|Dec. 19th, 2006 06:31 am "The Pursuit of Happyness" is better than expected|
After saving the world countless times in summer movies, one would think that Will Smith would have had an easy job supporting his family in “The Pursuit of Happyness.” Instead, Will Smith’s easy going persona is given an actor’s upgrade and he gives his best performance ever portraying Chris Gardner, an entrepreneur who was once homeless.1 comment - Leave a comment
Based on true events from 1981, Chris Gardner is a struggling seller of bone density machines. His wife Linda (Thandie Newton) works double shifts and their son, Christopher (Jaden Smith, Will’s son in real life) stays at a poorly run day care. While the word “Happiness” is misspelled on the school’s front door, the obscenity words are not. Chris begins questioning his current situation.
After questioning a successful man working for Dean Witter, Chris applies for the intern position without pay. As Chris struggles to learn his new trade, the marriage dissolves. Chris gets custody of his son, but ends up homeless. While Gardner and son struggle to survive, the father guides his son to use his mind over matter.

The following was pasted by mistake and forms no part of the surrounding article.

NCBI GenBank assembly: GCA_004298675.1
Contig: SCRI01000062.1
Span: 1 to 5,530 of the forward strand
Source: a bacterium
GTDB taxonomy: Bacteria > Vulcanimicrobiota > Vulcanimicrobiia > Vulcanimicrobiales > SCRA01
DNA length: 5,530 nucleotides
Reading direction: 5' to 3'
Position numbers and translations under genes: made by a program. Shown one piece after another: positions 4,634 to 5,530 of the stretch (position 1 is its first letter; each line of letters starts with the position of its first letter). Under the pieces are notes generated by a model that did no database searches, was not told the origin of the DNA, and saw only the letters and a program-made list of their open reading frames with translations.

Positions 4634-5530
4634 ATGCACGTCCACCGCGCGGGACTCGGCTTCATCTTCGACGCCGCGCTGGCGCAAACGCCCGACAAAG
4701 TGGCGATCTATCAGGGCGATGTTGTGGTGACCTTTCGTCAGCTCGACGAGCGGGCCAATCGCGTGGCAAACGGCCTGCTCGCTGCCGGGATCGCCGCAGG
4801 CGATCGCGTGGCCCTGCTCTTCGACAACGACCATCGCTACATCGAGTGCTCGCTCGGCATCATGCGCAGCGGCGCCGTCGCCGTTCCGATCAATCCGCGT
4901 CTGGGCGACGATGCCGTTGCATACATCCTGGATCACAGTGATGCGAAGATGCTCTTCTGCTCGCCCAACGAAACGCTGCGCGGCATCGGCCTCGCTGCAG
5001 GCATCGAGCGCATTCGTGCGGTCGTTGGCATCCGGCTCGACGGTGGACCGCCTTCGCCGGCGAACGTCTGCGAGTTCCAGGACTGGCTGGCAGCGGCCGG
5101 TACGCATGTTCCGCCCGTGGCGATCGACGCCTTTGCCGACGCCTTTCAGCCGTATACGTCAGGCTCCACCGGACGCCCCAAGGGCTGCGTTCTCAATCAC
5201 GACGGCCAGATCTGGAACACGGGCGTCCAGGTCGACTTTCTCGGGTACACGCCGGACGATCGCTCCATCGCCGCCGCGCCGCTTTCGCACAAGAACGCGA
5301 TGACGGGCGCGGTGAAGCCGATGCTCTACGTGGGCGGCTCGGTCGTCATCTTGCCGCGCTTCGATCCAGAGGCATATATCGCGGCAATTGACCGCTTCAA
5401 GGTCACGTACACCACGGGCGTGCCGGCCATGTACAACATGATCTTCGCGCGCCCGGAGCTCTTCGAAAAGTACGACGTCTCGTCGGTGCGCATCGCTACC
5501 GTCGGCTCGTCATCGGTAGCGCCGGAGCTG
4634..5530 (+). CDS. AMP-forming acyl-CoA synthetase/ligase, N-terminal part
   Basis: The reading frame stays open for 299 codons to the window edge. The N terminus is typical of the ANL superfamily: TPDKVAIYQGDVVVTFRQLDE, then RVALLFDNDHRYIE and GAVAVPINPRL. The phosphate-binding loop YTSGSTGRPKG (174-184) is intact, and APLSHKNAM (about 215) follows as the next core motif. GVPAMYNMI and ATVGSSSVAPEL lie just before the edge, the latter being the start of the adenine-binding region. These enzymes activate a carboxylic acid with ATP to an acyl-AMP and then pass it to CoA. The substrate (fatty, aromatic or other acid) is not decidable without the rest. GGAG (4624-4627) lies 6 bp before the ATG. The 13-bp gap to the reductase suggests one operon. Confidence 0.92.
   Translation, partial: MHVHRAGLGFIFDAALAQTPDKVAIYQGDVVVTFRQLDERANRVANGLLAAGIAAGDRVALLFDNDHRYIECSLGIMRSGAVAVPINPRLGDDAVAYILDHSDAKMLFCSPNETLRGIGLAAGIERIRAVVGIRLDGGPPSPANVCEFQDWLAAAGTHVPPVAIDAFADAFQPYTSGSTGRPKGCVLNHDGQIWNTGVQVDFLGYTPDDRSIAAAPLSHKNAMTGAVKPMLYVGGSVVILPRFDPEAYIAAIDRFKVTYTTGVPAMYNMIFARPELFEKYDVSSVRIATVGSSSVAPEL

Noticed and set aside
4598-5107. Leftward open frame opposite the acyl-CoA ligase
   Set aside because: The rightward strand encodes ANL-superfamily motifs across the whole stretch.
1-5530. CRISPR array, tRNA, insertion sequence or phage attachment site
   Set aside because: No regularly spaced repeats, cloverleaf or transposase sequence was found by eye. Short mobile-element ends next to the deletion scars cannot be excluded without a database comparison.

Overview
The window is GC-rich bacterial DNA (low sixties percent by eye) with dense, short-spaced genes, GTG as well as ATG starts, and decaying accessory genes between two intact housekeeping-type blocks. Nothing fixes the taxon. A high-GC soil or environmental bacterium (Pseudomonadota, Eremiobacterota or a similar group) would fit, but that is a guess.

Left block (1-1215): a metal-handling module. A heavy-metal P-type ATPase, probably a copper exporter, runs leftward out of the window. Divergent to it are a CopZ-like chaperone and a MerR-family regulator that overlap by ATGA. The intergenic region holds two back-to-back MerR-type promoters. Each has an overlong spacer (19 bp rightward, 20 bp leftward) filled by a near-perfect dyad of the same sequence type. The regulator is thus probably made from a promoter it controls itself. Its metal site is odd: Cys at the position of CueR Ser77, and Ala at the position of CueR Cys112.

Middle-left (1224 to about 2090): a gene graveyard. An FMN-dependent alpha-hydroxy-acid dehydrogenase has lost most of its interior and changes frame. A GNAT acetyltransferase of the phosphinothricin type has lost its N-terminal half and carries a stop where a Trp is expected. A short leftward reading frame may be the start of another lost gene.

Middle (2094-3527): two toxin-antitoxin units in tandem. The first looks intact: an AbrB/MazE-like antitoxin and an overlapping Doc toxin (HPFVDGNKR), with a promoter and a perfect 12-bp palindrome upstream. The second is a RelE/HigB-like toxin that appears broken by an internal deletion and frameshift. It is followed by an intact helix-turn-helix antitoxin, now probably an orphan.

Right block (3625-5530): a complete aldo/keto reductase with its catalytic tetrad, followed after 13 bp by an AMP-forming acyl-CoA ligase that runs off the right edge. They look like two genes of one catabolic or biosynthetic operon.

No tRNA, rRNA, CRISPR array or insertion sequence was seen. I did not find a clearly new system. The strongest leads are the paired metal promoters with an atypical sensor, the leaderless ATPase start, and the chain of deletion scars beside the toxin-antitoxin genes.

It has been many years in Hollywood since the world of business has been shown in a positive light and as a chance for redemption. “The Pursuit of Happyness” displays the struggles of a man who has received nothing, but perseveres through his own fortitude and gumption, worthy of an old Horatio Alger novel. To Director Gabriele Muccino’s credit, a news clip of President Ronald Reagan is presented. The great communicator acknowledges the economic malaise, but also states that the spirit of the American people will preserve. Given the multi million dollar financial success of Chris Gardner today, one would best advised to pursue this “Happyness” and remember what perseverance is all about.